Archive for ‘Academic Report’

December 8, 2014

Homelessness – an article from The Psychologist UK


This link will take you to an article on homelessness, and a psychologist’s view on helping the homeless.

Quite interesting, especially to people who do work with homeless people.

May 3, 2011

CYBERSTALKING. Angela Maxwell, Auckland, 2001

 This is a small portion taken from Angela Maxwell’s paper on Cyberstalking.  Published in PDF.  LINK  shown on my PROFILE.     Angela Maxwell, Department of Psychology, Auckland University, June 2001.  p. 15-18




Currently, there are limited studies on the victims of cyberstalking. Although, anyone has the potential to become a victim of offline stalking or cyberstalking, several factors can increase the statistical likelihood of becoming a victim. Previous studies (Brownstein, 2000; McCann, 2000; Sinwelski & Vinton, 2001) that have investigated offenders of offline stalking, have found some common factors within the selection of victims. For example, contrary to public belief, a large proportion of stalking victims are regular people rather than the rich and famous. Goode (1995) claimed, up to 80% of offline stalking victims are from average socio-economic backgrounds. In addition, the statistical likelihood of becoming a victim increases with gender. For example, Hitchcock (2000) showed, 90% of offline stalking victims are female. Additionally, within Australia, females have a greater chance of being cyberstalked than sexually assaulted (Minister for Justice and Customs, 2000). Furthermore, Working to Halt Online Abuse (2000) reports, 87% of online harassment/cyberstalking victims are female. However, victim gender statistics may not represent true victims, as females are more likely to report being a victim of online harassment/cyberstalking than males (Working to Halt Online Abuse, 2000).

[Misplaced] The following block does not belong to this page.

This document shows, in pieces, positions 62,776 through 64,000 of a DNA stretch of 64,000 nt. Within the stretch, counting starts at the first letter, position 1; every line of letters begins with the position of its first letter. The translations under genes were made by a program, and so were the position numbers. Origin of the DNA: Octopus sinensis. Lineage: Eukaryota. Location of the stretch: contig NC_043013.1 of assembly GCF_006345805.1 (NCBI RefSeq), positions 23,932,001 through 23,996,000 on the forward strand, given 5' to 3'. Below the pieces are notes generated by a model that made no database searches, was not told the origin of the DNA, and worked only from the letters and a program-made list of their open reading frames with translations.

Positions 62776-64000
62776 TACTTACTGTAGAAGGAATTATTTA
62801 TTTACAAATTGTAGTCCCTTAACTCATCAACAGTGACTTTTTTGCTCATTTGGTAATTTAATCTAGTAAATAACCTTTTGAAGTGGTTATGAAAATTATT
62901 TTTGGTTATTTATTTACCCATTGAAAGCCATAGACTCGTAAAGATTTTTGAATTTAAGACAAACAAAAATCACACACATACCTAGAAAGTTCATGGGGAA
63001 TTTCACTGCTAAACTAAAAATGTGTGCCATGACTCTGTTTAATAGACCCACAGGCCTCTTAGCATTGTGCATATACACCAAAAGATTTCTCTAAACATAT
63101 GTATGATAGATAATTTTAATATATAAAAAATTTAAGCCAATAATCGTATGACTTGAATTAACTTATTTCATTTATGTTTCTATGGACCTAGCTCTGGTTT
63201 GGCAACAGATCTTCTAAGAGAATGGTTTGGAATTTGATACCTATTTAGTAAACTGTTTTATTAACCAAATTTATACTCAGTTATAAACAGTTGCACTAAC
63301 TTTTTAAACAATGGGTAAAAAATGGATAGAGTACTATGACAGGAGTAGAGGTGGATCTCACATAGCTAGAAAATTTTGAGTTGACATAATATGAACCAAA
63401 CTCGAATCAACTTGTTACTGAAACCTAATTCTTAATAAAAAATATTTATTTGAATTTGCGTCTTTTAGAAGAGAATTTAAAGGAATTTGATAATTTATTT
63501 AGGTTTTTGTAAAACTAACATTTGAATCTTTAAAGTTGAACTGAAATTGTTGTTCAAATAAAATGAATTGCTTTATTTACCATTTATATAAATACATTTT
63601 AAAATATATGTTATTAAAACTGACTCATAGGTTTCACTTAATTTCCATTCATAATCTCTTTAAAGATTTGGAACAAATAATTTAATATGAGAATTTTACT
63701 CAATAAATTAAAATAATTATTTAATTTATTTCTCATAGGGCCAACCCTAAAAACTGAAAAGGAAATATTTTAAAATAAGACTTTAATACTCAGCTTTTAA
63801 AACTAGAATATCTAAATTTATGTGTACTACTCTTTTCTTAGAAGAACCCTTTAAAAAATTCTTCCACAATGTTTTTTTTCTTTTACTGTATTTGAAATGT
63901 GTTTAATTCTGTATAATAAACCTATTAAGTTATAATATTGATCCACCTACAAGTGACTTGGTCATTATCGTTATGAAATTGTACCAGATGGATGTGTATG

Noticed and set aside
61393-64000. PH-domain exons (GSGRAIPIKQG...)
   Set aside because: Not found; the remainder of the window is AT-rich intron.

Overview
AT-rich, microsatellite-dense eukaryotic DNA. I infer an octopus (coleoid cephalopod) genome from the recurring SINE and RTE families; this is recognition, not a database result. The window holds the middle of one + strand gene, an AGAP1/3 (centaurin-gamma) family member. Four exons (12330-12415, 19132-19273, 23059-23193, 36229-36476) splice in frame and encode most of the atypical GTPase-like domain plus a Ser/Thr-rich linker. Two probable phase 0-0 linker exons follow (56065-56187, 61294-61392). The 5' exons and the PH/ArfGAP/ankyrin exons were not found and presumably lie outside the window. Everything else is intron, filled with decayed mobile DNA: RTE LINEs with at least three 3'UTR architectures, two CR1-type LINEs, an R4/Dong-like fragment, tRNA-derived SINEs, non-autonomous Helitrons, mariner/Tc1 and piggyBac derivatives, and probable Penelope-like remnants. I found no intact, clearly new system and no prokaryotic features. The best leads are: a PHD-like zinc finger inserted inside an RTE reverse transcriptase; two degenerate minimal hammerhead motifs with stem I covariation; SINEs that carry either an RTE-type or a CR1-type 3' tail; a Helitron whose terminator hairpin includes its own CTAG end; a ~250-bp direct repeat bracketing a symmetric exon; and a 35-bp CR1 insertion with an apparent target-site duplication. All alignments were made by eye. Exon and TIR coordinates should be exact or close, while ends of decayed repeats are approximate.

Although studies have shown that the majority of victims are female of average socio-economic status, studies have also shown that offline stalking is primarily a crime against young people, with most victims between the age of 18 and 29 (Brownstein, 2000). Stalking as a crime against young people may account for the high prevalence of cyberstalking victims within universities. For example, the University of Cincinnati study showed, 25% of college women had been cyberstalked (Tjaden & Thoennes, 1997). In addition, Working to Halt Online Abuse (2000) claim the majority of victims of online harassment/cyberstalking are between 18 and 30 years of age.